So here’s the list of famous people that aren’t yet as popular as me. Wowza.
I boast playfully about my popularity in this video (which also addresses recent allegations that I abuse animals for video entertainment). Mind you that TubeMogul is measuring creator stats based on videos that flow to YouTube and other popular sites via Tubemogul’s upload tool (which captures downstream data as well). The larger media properties have two arms tied behind their back on this ranking.. First, they may choose to upload directly to some sites and circumvent Tubemogul.com. Second, many of them are selective about distribution. Does HBO want to provide content to a website that is a potential competitor and doesn’t share advertising revenue?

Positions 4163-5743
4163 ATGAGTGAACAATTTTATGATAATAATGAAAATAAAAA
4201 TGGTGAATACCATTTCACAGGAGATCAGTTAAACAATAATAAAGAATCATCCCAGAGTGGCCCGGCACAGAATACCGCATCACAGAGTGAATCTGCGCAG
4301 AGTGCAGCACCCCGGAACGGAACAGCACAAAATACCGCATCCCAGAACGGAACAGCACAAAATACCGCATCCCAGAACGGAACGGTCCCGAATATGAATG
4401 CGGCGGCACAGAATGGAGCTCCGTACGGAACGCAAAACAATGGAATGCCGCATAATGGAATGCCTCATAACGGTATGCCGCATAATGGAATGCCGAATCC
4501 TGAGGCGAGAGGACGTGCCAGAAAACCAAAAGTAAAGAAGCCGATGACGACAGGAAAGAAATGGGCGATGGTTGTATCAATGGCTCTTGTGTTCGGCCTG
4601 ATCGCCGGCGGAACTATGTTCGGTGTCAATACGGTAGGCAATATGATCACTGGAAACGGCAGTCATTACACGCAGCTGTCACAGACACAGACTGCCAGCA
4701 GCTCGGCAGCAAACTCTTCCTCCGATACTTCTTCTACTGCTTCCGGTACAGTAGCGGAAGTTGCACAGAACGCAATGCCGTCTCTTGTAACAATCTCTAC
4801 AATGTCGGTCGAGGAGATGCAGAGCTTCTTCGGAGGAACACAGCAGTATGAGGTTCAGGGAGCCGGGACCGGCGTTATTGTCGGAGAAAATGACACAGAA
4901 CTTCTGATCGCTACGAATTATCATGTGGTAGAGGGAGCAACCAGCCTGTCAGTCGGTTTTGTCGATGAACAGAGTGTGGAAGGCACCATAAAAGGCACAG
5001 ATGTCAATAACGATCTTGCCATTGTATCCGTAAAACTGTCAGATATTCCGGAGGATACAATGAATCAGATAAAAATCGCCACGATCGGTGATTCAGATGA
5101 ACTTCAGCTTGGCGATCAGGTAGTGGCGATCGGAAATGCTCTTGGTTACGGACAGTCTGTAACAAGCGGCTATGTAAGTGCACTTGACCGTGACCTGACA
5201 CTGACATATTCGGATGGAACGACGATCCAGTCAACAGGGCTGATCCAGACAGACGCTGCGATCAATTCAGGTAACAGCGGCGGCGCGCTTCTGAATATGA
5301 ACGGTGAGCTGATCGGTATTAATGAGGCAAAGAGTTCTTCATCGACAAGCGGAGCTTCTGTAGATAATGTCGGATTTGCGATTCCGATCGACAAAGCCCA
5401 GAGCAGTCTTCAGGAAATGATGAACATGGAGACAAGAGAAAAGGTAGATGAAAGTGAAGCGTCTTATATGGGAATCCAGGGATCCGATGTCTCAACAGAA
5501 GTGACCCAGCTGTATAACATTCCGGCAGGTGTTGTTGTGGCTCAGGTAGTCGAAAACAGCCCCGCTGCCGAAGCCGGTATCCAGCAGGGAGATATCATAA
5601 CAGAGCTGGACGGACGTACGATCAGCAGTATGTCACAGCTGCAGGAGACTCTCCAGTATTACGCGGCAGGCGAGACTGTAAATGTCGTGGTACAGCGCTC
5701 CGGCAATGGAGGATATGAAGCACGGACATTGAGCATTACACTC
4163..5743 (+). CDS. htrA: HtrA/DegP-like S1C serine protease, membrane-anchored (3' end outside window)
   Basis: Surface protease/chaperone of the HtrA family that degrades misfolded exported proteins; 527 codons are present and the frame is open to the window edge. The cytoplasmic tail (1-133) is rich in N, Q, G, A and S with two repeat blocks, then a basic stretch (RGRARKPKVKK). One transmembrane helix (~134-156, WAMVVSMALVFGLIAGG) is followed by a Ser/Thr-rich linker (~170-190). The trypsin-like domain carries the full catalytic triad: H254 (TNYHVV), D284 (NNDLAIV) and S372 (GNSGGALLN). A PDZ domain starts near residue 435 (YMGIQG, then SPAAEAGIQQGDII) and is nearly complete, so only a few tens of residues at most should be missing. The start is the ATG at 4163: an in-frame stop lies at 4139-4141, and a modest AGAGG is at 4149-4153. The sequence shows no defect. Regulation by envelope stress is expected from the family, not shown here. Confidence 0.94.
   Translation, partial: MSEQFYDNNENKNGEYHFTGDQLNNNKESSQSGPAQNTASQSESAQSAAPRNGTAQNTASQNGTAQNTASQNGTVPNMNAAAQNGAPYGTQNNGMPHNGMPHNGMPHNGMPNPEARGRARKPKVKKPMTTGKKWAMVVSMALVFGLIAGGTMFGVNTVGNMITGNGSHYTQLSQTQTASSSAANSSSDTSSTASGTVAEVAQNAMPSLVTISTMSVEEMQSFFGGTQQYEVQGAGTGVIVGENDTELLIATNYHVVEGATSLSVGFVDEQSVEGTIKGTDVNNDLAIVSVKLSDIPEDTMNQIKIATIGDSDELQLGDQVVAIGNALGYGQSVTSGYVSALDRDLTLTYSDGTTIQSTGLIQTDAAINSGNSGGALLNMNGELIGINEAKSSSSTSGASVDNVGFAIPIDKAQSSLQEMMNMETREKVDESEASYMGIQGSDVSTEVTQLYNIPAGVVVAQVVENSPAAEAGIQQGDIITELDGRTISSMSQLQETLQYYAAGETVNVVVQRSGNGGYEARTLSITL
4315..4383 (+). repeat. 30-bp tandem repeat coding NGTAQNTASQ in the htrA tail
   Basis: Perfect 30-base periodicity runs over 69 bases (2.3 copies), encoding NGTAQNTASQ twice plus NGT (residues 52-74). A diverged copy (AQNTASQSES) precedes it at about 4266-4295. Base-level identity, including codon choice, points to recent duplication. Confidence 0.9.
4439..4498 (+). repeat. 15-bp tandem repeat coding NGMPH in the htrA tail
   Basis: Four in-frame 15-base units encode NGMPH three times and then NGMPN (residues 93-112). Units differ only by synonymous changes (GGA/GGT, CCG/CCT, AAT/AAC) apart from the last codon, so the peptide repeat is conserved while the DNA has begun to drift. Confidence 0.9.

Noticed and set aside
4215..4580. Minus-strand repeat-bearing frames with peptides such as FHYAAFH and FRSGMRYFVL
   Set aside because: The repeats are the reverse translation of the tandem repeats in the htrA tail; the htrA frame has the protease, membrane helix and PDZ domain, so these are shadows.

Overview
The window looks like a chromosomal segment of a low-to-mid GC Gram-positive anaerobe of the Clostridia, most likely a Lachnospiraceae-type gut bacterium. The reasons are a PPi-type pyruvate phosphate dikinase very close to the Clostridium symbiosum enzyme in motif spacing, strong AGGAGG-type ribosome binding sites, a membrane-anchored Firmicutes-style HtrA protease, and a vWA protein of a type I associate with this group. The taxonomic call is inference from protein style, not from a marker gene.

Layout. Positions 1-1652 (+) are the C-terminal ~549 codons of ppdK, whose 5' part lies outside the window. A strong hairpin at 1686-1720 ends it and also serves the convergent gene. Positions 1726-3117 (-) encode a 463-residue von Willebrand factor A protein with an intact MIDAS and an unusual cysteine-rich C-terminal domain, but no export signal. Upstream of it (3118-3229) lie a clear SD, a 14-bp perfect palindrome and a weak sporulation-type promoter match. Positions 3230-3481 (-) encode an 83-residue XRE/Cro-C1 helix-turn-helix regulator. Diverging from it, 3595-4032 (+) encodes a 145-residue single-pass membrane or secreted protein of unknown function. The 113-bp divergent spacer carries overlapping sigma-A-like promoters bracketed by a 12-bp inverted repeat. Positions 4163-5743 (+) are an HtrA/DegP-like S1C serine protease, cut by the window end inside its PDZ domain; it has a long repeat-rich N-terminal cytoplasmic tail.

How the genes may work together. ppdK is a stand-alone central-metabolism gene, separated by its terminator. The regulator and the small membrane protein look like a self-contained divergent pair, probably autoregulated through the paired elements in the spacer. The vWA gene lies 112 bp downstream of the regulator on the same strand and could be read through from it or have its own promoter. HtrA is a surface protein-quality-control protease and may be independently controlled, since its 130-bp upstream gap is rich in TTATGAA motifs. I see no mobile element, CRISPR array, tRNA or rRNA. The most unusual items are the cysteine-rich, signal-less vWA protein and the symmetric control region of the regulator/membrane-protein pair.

TubeMogul reports on the short shelf life of online videos (courtesy of ReelPopBlog). While it’s true that 25% of video’s views tend to occur within the first 4 days, this is a bit missleading. First, TubeMogul focused on videos exceeding 1,000 views and the website is used more by serious content creators looking for broad distribution. Second, this means that 75% of the videos occur over an extended period beyond four days.I can usually tell within 4 days if I have a hit or a flop, but many of my 650 videos have a “slow boil.” My most popular videos continue to garner views in aggregate, and that exceeds the count of the most recent videos.In a similar model, a blog tends to start with a dozen readers. Then that eventually grows to hundreds and thousands. The delusional blogger begins to believe that his daily posts are read by hundreds. In fact, those visits are aggregated views to the creator’s entire legacy of work. The long, long tail.If I stopped creating videos, it wouldn’t be long (6-12 months) before I was forgotten nearly entirely. But for a period, my old videos would continue to get views as people stumble into them via related videos and random searches.I try to keep a rhythm of creating daily — or every few days — because that fuels viewer interest in my old work and also gives the viewer a reason to subscribe. It also helps keep me from getting constipated. I was constipated yesterday for real. Man did my farts stink.